18. Common marking scheme

  19. Feedback How to do better next time – must be timely and forward looking Comes from Programme Director, Lecturers, Demonstrators Make sure they do this! Can come from Peers Audit yourself – how to do this….

  20. Dissertation Research dissertation over the Summer Prepare for this early Talk to staff, use personal contacts Make sure you get on with your Supervisor Make sure you are clear about what is required from you Nag, bully, be persistent in getting the help you may need

  21. Where next?

  22. ACTIVE LEARNING Tony Lynch English Language Teaching Centre

  23. Expectations of PGs


  25. What are lectures for? • One local view: “I don’t want just to hear my voice. What I really want is to hear students who are willing to question and challenge me, and take the debate forward”.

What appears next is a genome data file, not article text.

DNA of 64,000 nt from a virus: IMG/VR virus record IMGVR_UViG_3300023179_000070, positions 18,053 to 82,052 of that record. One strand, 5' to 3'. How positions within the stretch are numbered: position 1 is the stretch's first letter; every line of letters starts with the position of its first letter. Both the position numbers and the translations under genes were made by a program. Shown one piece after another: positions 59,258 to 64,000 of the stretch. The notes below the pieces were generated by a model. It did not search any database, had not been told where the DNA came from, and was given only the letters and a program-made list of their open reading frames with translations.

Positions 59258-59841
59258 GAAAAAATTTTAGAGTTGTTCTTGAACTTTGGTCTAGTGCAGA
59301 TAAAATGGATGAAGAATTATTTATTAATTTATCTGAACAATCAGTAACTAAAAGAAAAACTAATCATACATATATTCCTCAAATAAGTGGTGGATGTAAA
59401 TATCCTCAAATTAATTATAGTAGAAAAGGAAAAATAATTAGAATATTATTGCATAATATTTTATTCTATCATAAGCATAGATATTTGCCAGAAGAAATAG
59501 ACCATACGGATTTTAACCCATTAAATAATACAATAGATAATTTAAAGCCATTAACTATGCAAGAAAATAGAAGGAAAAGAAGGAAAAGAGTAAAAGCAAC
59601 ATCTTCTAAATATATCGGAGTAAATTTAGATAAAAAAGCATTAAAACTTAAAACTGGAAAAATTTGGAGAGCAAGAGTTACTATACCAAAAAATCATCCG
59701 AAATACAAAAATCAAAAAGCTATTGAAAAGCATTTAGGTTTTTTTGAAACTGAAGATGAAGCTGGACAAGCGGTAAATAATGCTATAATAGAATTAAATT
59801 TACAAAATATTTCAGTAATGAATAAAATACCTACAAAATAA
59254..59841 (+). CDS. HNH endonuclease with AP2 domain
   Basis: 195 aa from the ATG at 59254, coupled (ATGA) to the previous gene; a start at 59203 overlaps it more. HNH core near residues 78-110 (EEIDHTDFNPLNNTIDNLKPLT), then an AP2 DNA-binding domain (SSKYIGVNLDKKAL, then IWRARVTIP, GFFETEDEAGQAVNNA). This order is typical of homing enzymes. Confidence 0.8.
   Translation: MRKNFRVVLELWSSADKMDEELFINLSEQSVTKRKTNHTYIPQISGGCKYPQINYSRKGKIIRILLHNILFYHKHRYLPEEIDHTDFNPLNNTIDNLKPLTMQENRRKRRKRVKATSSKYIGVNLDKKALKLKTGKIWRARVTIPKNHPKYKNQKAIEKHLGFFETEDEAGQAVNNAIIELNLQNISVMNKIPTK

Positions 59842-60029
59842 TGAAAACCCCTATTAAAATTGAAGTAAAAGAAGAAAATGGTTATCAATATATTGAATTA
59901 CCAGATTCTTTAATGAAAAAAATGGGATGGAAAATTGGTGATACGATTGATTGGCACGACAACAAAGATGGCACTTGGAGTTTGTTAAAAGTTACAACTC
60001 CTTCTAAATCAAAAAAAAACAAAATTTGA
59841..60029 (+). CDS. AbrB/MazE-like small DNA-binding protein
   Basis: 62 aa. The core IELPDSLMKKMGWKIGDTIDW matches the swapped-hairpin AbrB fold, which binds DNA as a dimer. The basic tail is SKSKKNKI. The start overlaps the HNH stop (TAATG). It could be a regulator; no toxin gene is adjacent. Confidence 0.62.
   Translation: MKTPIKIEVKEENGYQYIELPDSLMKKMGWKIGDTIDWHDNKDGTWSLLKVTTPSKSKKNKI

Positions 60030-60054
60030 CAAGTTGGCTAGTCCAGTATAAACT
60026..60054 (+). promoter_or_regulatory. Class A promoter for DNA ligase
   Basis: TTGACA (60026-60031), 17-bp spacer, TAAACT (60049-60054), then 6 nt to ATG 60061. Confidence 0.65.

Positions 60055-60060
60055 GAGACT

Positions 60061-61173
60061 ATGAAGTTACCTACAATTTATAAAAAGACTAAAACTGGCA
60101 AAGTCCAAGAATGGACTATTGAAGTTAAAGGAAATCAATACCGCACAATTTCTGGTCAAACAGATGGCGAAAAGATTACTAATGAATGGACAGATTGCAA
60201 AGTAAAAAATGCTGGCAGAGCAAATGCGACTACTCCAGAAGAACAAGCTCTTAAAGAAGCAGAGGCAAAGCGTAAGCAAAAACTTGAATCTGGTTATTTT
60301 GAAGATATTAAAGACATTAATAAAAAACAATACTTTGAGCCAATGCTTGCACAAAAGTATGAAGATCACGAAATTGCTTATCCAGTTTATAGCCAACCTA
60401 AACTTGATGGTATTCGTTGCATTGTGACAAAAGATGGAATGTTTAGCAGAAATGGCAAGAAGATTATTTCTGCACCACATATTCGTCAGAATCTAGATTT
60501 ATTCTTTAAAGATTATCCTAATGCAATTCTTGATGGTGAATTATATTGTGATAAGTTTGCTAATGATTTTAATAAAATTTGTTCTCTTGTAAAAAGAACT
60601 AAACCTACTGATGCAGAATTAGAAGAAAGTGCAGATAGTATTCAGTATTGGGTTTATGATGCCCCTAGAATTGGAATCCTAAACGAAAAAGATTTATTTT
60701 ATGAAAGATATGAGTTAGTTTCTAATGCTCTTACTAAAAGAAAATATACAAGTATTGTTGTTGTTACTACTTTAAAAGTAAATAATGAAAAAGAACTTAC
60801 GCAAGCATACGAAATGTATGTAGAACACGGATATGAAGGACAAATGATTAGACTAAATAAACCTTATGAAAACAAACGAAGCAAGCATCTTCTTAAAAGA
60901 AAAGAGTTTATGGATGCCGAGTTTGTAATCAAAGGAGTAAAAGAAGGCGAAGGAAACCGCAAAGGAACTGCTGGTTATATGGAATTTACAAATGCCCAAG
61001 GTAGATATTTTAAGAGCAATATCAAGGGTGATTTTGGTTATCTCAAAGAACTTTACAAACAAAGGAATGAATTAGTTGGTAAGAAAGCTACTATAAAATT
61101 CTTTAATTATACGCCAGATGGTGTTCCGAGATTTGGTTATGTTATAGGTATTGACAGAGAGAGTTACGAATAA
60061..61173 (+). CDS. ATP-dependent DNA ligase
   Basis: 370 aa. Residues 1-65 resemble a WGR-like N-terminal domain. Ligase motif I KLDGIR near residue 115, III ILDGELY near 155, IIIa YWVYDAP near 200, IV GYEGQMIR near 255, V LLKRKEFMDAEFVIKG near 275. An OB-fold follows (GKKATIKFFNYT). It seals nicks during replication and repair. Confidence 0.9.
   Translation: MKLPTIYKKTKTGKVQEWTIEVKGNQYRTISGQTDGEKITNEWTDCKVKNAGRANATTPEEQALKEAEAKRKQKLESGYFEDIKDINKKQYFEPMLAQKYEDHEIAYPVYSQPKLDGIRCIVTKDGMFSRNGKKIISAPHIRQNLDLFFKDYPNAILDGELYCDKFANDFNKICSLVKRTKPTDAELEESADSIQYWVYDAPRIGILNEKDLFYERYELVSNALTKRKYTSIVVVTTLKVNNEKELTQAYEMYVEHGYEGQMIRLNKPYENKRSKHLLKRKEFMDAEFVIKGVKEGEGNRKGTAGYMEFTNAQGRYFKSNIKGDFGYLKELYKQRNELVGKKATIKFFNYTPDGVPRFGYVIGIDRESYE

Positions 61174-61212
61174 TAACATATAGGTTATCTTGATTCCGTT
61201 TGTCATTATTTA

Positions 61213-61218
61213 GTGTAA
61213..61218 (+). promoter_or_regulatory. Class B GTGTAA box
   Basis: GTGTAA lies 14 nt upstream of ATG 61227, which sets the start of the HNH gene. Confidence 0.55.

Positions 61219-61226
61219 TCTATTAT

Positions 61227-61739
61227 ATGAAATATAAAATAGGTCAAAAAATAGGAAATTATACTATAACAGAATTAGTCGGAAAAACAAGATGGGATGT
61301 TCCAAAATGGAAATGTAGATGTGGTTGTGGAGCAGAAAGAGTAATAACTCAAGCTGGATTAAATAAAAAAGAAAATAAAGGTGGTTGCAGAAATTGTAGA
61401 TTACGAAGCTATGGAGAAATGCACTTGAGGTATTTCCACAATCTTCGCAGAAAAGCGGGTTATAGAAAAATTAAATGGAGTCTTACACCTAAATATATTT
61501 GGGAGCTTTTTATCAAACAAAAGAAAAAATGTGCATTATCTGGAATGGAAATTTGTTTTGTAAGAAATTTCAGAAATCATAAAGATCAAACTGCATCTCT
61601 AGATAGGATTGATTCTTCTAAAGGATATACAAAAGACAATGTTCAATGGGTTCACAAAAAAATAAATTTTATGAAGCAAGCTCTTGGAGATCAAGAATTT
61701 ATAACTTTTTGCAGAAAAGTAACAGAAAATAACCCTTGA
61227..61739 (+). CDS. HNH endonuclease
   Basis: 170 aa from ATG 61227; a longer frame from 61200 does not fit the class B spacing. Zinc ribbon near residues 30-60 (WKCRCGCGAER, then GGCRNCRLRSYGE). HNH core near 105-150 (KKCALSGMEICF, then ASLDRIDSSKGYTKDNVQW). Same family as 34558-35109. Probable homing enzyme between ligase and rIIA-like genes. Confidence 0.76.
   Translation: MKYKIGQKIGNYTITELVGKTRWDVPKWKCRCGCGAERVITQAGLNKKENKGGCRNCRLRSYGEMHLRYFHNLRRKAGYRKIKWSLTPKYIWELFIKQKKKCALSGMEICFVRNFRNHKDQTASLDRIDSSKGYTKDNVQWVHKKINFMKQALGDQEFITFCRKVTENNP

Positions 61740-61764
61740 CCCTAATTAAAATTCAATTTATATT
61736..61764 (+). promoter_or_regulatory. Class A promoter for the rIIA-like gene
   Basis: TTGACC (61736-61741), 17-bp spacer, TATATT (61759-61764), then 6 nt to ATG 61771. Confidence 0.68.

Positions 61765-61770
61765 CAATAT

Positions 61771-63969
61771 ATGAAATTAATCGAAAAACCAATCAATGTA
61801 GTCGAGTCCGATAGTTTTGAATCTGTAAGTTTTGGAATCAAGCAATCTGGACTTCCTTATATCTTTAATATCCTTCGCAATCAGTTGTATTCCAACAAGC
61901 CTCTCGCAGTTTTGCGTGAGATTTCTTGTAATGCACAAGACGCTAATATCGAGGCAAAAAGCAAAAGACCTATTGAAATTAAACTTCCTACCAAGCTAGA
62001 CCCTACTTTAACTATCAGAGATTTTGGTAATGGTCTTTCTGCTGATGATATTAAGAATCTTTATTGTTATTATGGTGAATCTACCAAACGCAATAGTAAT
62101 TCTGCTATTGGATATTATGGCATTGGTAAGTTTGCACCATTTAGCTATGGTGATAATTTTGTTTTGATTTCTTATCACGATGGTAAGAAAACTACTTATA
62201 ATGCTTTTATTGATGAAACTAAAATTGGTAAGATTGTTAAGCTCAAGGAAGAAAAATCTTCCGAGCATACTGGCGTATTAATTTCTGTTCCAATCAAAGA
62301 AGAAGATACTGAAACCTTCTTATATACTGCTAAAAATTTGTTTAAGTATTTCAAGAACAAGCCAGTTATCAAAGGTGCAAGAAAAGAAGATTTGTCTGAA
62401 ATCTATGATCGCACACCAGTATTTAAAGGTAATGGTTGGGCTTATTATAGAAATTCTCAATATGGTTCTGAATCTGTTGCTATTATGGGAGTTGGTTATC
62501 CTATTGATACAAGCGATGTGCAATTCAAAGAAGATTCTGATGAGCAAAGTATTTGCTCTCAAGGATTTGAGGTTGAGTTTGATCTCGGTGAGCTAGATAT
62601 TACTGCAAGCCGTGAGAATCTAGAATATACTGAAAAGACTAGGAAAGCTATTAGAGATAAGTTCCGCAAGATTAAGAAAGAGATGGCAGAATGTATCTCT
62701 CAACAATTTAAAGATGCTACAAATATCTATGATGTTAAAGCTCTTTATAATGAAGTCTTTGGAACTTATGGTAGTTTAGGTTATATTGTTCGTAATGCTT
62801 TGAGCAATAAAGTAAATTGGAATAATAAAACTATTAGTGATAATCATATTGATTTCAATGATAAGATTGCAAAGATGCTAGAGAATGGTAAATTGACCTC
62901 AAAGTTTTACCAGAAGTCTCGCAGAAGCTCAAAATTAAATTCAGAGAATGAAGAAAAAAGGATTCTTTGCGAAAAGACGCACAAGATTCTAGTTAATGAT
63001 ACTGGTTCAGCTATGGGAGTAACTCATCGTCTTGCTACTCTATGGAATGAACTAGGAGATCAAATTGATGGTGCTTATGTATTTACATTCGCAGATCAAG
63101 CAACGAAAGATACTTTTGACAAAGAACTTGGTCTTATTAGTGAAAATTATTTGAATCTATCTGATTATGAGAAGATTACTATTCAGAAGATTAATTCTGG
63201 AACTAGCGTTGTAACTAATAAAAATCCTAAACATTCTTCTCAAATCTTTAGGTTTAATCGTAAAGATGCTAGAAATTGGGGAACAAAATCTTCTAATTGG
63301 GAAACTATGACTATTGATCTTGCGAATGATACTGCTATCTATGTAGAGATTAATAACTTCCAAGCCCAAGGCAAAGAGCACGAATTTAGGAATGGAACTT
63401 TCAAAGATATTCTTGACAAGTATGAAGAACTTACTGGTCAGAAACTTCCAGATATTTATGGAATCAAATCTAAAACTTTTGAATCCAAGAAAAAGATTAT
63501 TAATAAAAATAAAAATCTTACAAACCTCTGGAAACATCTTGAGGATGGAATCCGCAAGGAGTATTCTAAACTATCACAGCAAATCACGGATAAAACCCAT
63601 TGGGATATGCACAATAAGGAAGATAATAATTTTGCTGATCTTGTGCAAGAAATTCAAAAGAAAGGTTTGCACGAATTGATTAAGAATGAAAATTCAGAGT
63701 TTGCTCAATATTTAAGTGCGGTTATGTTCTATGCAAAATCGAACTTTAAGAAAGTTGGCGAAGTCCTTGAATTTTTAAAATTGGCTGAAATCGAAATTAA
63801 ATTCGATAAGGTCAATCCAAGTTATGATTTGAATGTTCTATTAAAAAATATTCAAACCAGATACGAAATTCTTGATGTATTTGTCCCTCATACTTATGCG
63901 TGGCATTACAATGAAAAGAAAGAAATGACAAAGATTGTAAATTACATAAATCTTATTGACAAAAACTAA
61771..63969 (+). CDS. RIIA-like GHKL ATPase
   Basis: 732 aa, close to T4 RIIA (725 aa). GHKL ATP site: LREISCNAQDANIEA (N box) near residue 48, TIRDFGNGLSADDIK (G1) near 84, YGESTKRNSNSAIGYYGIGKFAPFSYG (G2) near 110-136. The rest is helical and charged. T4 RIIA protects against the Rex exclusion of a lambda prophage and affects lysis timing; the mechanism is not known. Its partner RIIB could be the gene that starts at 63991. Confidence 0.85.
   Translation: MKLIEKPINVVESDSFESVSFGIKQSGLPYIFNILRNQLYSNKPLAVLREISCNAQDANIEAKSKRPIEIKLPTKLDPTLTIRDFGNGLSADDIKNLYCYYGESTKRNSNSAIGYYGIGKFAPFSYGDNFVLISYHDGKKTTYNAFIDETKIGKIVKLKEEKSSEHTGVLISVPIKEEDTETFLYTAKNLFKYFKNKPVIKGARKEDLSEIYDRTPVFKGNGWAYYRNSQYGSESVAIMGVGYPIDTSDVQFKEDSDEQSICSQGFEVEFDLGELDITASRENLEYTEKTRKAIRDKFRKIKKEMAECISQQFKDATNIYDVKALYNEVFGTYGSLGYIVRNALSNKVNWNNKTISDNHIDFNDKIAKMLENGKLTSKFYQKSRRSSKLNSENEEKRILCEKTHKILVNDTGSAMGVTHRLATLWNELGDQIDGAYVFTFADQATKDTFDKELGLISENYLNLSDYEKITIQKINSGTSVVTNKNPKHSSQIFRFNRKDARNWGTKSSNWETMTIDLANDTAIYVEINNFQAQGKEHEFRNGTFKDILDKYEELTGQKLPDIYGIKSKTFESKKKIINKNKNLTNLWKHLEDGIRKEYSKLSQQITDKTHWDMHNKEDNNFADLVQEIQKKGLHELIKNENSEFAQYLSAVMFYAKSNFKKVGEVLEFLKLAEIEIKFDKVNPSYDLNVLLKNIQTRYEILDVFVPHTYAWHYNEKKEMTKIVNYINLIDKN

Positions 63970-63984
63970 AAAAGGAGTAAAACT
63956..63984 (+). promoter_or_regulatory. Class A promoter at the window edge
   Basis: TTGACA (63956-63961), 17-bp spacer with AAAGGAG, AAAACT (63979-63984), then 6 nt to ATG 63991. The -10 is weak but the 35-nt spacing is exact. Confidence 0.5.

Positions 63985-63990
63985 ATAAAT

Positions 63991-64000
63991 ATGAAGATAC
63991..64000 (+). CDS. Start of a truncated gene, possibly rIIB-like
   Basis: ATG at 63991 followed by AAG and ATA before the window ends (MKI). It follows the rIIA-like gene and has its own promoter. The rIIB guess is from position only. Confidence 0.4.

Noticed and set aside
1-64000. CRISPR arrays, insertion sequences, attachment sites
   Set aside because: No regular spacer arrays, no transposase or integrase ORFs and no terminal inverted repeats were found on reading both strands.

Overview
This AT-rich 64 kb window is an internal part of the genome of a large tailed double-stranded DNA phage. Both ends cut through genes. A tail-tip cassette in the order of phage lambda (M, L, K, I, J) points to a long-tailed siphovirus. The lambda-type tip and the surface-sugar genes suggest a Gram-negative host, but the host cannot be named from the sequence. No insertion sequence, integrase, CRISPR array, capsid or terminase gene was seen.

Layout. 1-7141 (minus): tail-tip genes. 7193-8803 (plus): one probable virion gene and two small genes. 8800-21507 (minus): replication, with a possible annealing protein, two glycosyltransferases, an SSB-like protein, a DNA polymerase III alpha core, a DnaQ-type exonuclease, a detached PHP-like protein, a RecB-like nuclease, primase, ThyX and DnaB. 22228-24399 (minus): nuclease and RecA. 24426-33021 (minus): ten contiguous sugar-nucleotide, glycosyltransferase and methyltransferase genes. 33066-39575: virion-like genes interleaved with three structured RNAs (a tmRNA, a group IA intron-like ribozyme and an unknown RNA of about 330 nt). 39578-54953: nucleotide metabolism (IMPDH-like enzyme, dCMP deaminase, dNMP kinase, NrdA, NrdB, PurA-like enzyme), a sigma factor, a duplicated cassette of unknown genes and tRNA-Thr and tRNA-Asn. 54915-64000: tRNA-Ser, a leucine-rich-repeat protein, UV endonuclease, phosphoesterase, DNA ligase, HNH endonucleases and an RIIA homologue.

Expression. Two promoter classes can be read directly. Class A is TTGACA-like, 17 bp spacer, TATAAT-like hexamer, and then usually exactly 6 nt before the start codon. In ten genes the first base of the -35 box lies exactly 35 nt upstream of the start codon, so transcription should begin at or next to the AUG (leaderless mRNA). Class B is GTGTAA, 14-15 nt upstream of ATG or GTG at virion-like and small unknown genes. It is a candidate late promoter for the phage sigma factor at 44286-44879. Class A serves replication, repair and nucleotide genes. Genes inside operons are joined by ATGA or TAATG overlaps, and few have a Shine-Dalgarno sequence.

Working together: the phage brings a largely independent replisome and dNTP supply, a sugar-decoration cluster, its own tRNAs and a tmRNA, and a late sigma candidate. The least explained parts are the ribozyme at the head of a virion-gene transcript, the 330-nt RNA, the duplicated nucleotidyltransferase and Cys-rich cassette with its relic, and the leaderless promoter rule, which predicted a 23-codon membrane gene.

26. An alternative view: • “Being quiet in class, listening carefully and taking precise notes are regarded as traits of a good student”

  27. Decisions in note-making • What the lecturer has said • What it means • Whether it’s important enough to go into your notes • How to note it down efficiently

  28. Is a point important? A critical attitude: • Analysing • Evaluating • Applying if relevant

  29. Lecturing styles • Reading (more formal language) • Conversational (more informal) • Multi-modal (speech, writing, image, and body language - SWIBL)

  30. Active = Interactive • Interaction inside your head: KEL KNOWLEDGE EXPERIENCE LECTURER’S WORDS • Interaction with other people LECTURER STUDENTS